Surprisingly salty young star found in Orion complex

An artist’s impression of a massive young star about 1,500 light years away that features a salt-encrusted ring of material at a distance of 30 to 60 astronomical units (seen in blue). It is the first observation of salts of any kind around such a young star. Image: NRAO/AUI/NSF; S. Dagnello

Astronomers using the Atacama Large Millimeter/submillimeter Array, or ALMA, have found the spectroscopic fingerprints of sodium chloride – table salt – in a ring of dusty debris around a massive young star 1,500 light years away that formed in the Orion Molecular Cloud Complex.

“It’s amazing we’re seeing these molecules at all,” said Adam Ginsburg, a Jansky Fellow of the National Radio Astronomy Observatory (NRAO) in Socorro, New Mexico, and lead author of a paper accepted for publication in the Astrophysical Journal.

“Since we’ve only ever seen these compounds in the sloughed-off outer layers of dying stars, we don’t fully know what our new discovery means. The nature of the detection, however, shows that the environment around this star is very unusual.”

The ALMA observations include about 60 spectral signatures, or transitions, of salt compounds, signals caused by temperatures in the disc ranging from 100 kelvin to 4,000 kelvin. Such spectral “spikes” may provide new clues about how young stars heat up protoplanetary discs and serve as a measure of its luminosity.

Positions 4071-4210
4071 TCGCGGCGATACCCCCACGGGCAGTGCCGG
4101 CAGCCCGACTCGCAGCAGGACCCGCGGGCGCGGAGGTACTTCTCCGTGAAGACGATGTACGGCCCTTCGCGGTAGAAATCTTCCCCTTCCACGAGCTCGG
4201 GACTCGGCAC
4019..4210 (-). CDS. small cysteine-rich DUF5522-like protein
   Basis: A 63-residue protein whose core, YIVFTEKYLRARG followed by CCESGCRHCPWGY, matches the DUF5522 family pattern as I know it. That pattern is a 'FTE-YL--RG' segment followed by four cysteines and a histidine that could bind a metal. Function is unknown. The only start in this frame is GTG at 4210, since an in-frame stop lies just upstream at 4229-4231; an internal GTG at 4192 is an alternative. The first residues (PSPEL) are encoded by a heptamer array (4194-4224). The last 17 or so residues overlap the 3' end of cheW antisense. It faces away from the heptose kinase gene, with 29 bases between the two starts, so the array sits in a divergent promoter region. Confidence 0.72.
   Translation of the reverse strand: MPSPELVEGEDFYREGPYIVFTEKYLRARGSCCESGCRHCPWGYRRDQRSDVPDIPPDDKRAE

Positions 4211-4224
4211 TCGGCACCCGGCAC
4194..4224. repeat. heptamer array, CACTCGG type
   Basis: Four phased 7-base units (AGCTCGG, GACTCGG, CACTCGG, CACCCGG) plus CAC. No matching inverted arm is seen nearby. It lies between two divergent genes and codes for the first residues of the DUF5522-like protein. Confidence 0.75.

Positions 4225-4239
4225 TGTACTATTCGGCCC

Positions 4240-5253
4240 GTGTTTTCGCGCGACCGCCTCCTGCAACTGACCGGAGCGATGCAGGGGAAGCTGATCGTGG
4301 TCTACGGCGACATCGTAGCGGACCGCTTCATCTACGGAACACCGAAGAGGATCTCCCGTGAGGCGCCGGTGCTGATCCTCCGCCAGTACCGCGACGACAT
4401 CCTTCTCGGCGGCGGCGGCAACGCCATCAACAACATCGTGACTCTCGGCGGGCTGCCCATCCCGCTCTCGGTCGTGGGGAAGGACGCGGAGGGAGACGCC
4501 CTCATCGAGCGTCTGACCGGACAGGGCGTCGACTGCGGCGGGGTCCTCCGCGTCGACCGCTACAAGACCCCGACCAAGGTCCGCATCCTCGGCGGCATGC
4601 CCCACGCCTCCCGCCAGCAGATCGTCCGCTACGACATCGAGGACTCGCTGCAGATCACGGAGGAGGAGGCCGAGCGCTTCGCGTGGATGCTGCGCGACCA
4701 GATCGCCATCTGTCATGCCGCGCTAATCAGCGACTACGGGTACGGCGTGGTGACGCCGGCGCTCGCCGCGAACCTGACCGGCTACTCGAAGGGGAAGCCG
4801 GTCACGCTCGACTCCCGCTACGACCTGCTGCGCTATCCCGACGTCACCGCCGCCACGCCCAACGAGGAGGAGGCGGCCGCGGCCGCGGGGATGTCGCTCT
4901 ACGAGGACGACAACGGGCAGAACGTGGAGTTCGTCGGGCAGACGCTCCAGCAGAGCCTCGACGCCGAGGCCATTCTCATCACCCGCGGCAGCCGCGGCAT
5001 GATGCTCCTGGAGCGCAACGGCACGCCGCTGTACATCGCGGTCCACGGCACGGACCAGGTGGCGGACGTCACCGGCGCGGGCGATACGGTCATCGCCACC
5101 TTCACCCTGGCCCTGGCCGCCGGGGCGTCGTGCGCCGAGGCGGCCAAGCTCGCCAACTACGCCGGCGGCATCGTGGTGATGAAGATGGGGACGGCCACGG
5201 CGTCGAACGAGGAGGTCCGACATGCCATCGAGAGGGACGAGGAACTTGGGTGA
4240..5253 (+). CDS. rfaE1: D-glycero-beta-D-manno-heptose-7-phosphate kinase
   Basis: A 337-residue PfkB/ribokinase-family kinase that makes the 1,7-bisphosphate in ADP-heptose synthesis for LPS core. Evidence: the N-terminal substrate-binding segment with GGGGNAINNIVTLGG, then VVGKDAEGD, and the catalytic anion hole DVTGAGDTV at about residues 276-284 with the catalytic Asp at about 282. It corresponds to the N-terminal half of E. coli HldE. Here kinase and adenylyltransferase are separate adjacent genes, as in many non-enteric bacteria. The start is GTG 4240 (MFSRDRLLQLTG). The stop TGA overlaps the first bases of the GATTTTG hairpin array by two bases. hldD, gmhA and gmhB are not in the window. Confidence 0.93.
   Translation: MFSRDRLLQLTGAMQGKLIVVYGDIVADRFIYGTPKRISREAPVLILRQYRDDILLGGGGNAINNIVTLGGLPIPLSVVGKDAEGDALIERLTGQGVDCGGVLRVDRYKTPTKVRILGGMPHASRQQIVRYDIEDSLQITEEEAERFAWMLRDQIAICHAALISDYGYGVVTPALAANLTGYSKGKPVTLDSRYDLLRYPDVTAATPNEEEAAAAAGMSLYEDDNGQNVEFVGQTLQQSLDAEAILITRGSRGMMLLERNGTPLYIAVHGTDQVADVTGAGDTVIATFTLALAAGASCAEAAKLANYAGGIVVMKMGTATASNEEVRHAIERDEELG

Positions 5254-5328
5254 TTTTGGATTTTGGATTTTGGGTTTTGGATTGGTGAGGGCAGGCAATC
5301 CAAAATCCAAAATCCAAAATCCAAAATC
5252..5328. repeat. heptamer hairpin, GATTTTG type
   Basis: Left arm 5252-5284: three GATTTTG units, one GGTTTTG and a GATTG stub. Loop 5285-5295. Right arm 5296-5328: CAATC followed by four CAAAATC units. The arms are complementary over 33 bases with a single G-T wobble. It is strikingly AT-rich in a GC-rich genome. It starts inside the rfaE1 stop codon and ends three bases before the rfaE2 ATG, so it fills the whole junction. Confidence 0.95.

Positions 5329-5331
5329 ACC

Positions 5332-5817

An ALMA image of the salt disc around the star Orion Source 1. The background image was captured by the Gemini Observatory. Image: ALMA (NRAO/ESO/NAOJ); NRAO/AUI/NSF; Gemini Observatory/AURA

“When we look at the information ALMA has provided, we see about 60 different transitions, or unique fingerprints, of molecules like sodium chloride and potassium chloride coming from the dis,” said co-author Brett McGuire, an NRAO researcher in Charlottesville, Virginia. “That is both shocking and exciting,”

The star in question, known as Open Source 1, formed in a region of explosive starbirth known as the Orion Molecular Cloud Complex. The young star apparently was ejected from one of the two huge clouds making up the complex some 550 years ago. The ALMA observations suggest the amount of salt in the disc is roughly equivalent to the combined mass of Earth’s oceans.

“It is possible that solid grains of salt were vaporised by shock waves as the star and its disk were abruptly accelerated by a close encounter or collision with another star,” said co-author John Bally of the University of Colorado. “It remains to be seen if salt vapour is present in all disks surrounding massive protostars, or if such vapour traces violent events like the one we observed with ALMA.”